By Kristina Weis on January 18, 2011
Why H1 headings matter to search engines
If you’ve been looking into search engine optimization in hopes of getting your website to rank higher, you’ve probably wondered about H headings or H tags.
H tags are heading tags. They’re comparable to the headline and subheads of a newspaper or magazine article. The H1 tag is like an article headline, while H2, H3 and other H tags are like article subheads.
Each H tag consists of:
- the HTML code itself, telling us that this is a tag, and what kind
- the text that will be displayed on the web page.
Headings help you structure the content of a web page. The H1 tag indicates the overall topic of the page, and each subhead tag – H2, H3, and so on – indicates a subtopic of the page.
The H1 tag is the most important. When it's properly written, it quickly, clearly and concisely outlines what people and search engines can expect to find there.
The H1 heading is not the same thing as the title of a web page. The title shows up at the very top of a web browser window, telling you which page you are on. The title of a web page also shows up in search results, while an H1 heading seldom does.
Why Headings Matter for SEO
The headline and subheads in a newspaper or magazine article help readers quickly understand what the article is about. That's true of H1 and other headings on a web page, with the additional benefit that these help both people and search engines understand what's on the web page.
Because headings are defined with HTML code, search engines understand that these pieces of text are of particular importance. Writing these headings carefully, and including important keywords in them, tells search engines what the page is about.
That's why headings can really help your SEO, or search engine optimization. They speak to search engines in a form that search engine crawlers can understand. Including your important keywords in headings tells search engines how to categorize your web pages, and helps the pages show up well in searches for your keywords.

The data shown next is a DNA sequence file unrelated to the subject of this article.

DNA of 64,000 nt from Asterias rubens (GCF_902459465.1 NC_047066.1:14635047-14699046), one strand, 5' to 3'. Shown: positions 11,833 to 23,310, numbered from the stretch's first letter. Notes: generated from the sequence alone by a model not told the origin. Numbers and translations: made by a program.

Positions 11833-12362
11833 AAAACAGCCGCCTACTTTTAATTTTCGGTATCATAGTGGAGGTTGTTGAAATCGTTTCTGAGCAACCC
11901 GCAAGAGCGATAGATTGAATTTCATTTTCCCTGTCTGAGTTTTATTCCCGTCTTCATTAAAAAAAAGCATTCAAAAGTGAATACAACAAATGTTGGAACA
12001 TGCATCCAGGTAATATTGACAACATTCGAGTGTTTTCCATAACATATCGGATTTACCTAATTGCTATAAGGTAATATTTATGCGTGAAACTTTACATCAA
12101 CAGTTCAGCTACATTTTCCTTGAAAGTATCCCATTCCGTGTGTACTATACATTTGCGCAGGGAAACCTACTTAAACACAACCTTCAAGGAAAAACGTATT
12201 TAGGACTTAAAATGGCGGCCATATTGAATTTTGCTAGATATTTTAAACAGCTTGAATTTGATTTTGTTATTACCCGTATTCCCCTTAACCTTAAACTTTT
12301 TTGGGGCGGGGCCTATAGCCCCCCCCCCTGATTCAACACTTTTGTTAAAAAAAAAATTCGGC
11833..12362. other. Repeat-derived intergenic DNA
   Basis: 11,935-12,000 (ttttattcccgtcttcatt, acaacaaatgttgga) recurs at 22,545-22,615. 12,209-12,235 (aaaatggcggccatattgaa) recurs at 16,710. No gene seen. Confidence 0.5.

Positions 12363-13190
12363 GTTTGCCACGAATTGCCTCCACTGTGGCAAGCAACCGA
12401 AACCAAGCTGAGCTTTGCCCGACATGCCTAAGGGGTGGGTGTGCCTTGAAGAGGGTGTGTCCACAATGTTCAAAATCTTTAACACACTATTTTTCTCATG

This doesn't mean that a website with no H1 tags or other headings won't rank well in search results. But failing to use H tags is a missed SEO opportunity.
H Tag Coding
The H1 heading is the most prominent heading on a page. H2 headings are a little less prominent than the H1 heading, H3 headings are less prominent than H2 headings, and so on, down to H6.
Standard HTML code will produce headings that look like what you see to the right.
The code for the H1 heading looks like this:
- <h1>This is an H1 heading</h1>
Keep in mind that headings will look somewhat different from site to site because many website operators choose to style things in their own way, using cascading style sheets (CSS).
What Should Be in a Heading?
You will want each H1 heading on each of your website's pages to be a logical summing-up of what the page is about. Every subhead should introduce the topic of its section.
In most cases, it's best to have just one H1 tag per web page. It should be an overall statement of what the page is about, echoing the page title.